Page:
about the civil rights of vulnerable patients, being distorted
by financial pressures. In this context the Committee is concerned
that the pressure on beds in psychiatric wards outlined in Chapter
1 may also be driving the inappropriate use of CTOs. Simon Lawton-Smith
told the Committee that 25% of all CTOs were revoked with the
patient readmitted to hospital. He said:
It is possible that people were discharged from hospital
earlier than they should have been, maybe to free up a bed. There
is no firm evidence on that, but it is obviously a danger when
there is such pressure on beds.
94. The absence of clear clinical
guidelines supported by robust analysis of the evidence increases
the risk that individual decisions will be distorted by financial
considerations. This consideration reinforces the need for the
review of the evidence recommended in Paragraph 85, supported
by the engagement of the Royal College of Psychiatrists recommended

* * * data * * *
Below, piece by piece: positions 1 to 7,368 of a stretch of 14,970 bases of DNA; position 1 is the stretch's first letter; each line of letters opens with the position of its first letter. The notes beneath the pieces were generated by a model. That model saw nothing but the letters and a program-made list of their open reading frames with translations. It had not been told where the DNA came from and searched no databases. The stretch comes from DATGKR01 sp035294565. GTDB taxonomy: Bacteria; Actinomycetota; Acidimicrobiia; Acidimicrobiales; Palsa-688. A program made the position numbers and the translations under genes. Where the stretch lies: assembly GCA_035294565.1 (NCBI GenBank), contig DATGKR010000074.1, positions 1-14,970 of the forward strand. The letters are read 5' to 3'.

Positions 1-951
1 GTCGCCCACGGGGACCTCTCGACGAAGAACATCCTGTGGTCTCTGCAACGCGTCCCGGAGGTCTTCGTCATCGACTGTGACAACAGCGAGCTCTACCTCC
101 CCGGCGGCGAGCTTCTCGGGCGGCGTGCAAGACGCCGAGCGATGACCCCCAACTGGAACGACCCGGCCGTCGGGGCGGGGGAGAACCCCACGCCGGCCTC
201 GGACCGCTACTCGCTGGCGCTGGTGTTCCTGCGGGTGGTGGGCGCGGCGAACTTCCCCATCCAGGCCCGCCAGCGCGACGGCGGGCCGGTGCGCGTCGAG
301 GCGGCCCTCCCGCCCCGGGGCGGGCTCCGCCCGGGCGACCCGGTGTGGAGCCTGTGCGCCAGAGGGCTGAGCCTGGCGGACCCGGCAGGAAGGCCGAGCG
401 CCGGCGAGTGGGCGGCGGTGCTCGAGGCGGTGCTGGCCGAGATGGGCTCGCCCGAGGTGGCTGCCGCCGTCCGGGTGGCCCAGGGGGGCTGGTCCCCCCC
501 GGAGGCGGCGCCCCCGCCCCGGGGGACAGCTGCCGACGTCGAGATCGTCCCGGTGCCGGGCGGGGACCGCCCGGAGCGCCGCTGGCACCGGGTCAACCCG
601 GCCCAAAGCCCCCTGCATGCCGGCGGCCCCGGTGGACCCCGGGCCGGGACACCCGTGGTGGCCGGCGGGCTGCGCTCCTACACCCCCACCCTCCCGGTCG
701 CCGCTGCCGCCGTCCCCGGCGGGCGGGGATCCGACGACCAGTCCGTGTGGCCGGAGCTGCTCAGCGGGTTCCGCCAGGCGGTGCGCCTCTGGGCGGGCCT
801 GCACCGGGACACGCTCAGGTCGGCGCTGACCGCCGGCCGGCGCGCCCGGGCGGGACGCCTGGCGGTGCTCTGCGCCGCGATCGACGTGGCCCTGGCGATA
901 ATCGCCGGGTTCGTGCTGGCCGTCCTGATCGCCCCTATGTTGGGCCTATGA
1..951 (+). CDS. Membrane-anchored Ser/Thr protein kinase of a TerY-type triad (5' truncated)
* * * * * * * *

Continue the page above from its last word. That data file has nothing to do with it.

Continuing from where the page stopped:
in Paragraph 92.
92 Department of Health, July 2012, p 11 Back
Care Quality Commission, January 2013, p 77 Back
Ev 41 Back
Q 33 Back
Q 45 Back
Qq 33, 45 Back
Ev 41 Back
Ev 36 Back
HL Deb, 17 January 2007, c701 Back
Q 45 Back
Department of Health, July 2012, p 12-13 Back
Q 126 Back
Professor Tom Burns, Community Treatment Orders for patients with
psychosis (OCTET): a randomised control trial, The Lancet,
Vol 381(2013), p 3 Back
Ibid, p 1 Back
CQC, January 2013, p 77 Back
Ibid p 80 Back
Q 127 Back
Q 43 Back
Q 131 Back
Q 40 Back
Q 43 Back
CQC, January 2013, p 81 Back
Q 45 Back
Q 42 Back
Q 33 Back